If the individual – the risk is that the individual may have too much power over others who come to rely on the stream. They may suddenly stop publishing it, or cut off access to everyone, which would hurt many people. (I define hurt in terms of needs or strong expectations of people that form over time.)

If the group – then managers may come and go, but the risk is that if the group is too big, it may be out of touch with the individuals. The bigger risk is that the individuals are forced to go along with the group, which may also create a lot of frustration. For instance, the group may give rise to into three sub-groups. They are deciding where to go, but some people want to go bowling, others want to go to the movies, others want to volunteer in a soup kitchen. Even though everyone belongs to the group. Who should publish these activities?

So I think when it comes to publishing streams that others can join, there should be some combination of groups and individuals. And it should reflect the best practices of what happens in the real world: one person starts a group that may later become bigger than him. Then this group grows, gets managers etc. After a while this person may leave. In the future, other individuals may want to start their own groups and invite some members of the old group to join. They may establish relationships between each other, subscribe to each other’s streams, pay each other money, etc.

I think that would be a really good structure for a tool. Q is going in the direction to support all this, except for one thing: if an individual publishes a stream, there is no way to hand it off to a group later. The individual publisher is the complete owner of that group and can dissolve it at any time. That is why I think groups should not be published by individuals. Each group should have its  own publisher. The “contacts” table of this publisher would contain the management team for that group, whether it’s the federal government or a small firefighters union. Neither one should have to care about the entire list of managers of the other. They just need to have relations between each other and get stuff done based on their own, internal policies.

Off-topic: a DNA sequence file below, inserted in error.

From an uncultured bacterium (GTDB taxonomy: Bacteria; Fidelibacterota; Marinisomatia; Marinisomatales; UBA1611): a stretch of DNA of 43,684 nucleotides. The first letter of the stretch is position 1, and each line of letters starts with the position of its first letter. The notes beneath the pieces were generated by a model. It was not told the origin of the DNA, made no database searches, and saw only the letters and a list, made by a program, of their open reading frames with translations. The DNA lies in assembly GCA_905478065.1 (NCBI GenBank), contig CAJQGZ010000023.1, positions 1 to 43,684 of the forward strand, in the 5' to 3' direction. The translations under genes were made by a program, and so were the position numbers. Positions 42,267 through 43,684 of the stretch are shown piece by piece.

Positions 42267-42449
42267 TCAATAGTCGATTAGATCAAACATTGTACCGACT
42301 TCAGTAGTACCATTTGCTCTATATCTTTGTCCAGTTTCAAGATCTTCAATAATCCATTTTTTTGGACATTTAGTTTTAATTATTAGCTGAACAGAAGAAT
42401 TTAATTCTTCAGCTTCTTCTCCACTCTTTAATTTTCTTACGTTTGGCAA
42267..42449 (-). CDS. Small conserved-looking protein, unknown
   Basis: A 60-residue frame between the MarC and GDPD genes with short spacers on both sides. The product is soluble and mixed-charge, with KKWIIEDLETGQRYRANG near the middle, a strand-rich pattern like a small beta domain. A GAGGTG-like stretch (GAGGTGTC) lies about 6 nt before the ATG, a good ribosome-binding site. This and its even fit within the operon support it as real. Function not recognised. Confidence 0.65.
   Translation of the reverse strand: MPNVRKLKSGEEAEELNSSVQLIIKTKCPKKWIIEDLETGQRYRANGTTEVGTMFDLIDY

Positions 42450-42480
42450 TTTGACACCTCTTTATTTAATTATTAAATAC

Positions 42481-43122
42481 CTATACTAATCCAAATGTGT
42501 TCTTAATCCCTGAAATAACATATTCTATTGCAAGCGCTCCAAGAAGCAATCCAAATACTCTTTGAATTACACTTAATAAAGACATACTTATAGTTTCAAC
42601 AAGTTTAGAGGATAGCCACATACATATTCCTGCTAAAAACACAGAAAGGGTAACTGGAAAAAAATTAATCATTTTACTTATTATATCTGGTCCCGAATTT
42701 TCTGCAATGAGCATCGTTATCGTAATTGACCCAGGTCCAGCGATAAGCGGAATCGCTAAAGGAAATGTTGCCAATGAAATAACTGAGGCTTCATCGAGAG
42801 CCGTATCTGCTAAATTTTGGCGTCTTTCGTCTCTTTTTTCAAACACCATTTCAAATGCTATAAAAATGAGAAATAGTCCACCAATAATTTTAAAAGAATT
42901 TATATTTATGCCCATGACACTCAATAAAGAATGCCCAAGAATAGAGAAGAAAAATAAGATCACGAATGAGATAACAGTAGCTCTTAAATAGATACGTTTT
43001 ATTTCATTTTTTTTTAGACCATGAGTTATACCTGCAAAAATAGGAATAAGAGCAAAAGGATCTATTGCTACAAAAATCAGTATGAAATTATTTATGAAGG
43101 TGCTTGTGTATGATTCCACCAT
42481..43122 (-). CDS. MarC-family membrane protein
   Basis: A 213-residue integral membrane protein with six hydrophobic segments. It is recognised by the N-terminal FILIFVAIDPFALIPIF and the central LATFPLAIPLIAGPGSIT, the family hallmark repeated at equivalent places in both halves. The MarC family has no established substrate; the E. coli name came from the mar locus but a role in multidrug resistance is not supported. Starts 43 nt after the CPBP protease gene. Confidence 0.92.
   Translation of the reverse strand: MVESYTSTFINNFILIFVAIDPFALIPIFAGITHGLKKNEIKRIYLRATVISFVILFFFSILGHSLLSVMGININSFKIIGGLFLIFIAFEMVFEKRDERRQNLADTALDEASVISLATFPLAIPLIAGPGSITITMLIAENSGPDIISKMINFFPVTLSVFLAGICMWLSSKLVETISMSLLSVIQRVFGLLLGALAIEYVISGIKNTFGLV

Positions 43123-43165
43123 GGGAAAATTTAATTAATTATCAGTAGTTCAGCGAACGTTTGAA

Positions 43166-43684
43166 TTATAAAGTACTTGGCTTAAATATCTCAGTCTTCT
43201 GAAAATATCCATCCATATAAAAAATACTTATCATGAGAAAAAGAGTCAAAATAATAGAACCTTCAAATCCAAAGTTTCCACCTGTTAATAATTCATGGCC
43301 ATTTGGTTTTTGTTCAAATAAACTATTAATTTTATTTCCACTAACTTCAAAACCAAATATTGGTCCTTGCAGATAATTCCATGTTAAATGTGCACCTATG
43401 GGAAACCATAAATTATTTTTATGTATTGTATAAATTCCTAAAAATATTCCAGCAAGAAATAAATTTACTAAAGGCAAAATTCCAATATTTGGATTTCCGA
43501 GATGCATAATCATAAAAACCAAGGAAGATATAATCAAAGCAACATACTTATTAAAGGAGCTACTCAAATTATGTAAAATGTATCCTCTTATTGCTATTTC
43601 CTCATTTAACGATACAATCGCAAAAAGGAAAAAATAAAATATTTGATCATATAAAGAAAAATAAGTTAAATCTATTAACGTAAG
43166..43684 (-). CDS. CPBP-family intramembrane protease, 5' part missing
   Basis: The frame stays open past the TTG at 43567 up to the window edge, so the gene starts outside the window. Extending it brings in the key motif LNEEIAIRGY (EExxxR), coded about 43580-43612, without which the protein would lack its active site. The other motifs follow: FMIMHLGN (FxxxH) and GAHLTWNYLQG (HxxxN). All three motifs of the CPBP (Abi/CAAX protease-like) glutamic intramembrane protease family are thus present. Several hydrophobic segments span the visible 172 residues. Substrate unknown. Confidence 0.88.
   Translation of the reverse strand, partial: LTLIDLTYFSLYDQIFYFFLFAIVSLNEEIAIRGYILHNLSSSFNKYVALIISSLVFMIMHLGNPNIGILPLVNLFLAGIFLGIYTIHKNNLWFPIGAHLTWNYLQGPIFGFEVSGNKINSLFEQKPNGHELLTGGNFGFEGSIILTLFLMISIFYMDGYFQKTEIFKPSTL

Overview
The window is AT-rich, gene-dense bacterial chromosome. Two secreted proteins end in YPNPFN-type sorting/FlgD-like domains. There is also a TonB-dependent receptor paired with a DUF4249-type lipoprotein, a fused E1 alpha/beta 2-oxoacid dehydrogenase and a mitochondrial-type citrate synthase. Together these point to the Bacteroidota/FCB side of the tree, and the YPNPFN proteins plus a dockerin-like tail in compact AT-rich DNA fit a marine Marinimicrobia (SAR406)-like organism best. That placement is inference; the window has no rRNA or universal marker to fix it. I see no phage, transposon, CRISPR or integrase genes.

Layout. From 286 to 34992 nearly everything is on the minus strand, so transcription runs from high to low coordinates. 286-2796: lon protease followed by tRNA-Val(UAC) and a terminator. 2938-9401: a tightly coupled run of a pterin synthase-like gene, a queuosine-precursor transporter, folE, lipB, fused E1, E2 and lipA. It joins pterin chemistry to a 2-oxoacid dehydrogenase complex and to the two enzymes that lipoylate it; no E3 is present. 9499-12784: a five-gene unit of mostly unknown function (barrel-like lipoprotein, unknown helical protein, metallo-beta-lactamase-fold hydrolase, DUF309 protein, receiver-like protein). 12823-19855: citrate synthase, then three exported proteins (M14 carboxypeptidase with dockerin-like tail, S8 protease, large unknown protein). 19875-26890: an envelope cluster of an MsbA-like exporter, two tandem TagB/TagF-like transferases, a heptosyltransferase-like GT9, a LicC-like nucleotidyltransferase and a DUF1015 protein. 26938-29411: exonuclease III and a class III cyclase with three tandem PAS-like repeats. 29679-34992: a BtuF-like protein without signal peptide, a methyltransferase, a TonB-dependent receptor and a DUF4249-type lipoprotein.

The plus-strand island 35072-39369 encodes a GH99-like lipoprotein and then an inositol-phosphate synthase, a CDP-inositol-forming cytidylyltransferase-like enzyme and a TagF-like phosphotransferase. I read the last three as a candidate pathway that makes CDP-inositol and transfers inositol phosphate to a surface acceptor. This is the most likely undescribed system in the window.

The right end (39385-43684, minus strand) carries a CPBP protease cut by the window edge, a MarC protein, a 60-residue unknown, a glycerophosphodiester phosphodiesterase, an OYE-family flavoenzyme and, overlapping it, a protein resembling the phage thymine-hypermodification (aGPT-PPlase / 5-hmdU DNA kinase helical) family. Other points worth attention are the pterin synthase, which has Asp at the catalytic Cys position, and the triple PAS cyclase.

Starting a group is like starting a company. We probably need to provision another user_id for the group, for the central authority, so its identity and reputation is consistent throughout the world, preventing “anonymous abuse” once again. But its internal activities may be hidden and it has full control over what it publishes. Members may come and go, etc. And the group may keep its entire history … it may have started as a chatroom about chess, and became a big society of chess enthusiasts, creating tournaments etc. And we can see by the messages posted in the group’s streams what it history was, if it chooses to preserve it 🙂

So at the end of the day, Q already is already on its way to supporting everything I spoke about above, except we don’t have any mechanisms for individual publishers to join into a group and copy their streams to the group. If a new group forms, then we need to think what its members can “legally” and “easily” contribute so it can get off to a running start. They shouldn’t be able to just take anything from anywhere, but it would be nice if they could contribute something to the group that they join, set up a management structure, and invite/accept new members.

PS: As I’m learning more about economics and the role of money, I’m starting to form a picture of a new system of currency, related to our ideas about reputation and credit. I will write more about this system in an upcoming post. While having a medium of exchange is very useful, and has seen innovations such as BitCoin that decentralize the system, I think it would be interesting for everyone to issue their own currency on their own credit — both groups and individuals. It might actually better reflect what actually happens when “unofficial money” is used, and may be more humane as communities with very little money but compassionate hardworking people will be able to get things done. As it is now, people may hold money drawn on the credit of some larger institution, which may have elements of cronyism or nepotism which this new system might mitigate.

I think this is interesting stuff to think about, and eventually it can help me to fulfill the idea of “tikkun olam”, originated by Jewish rabbis.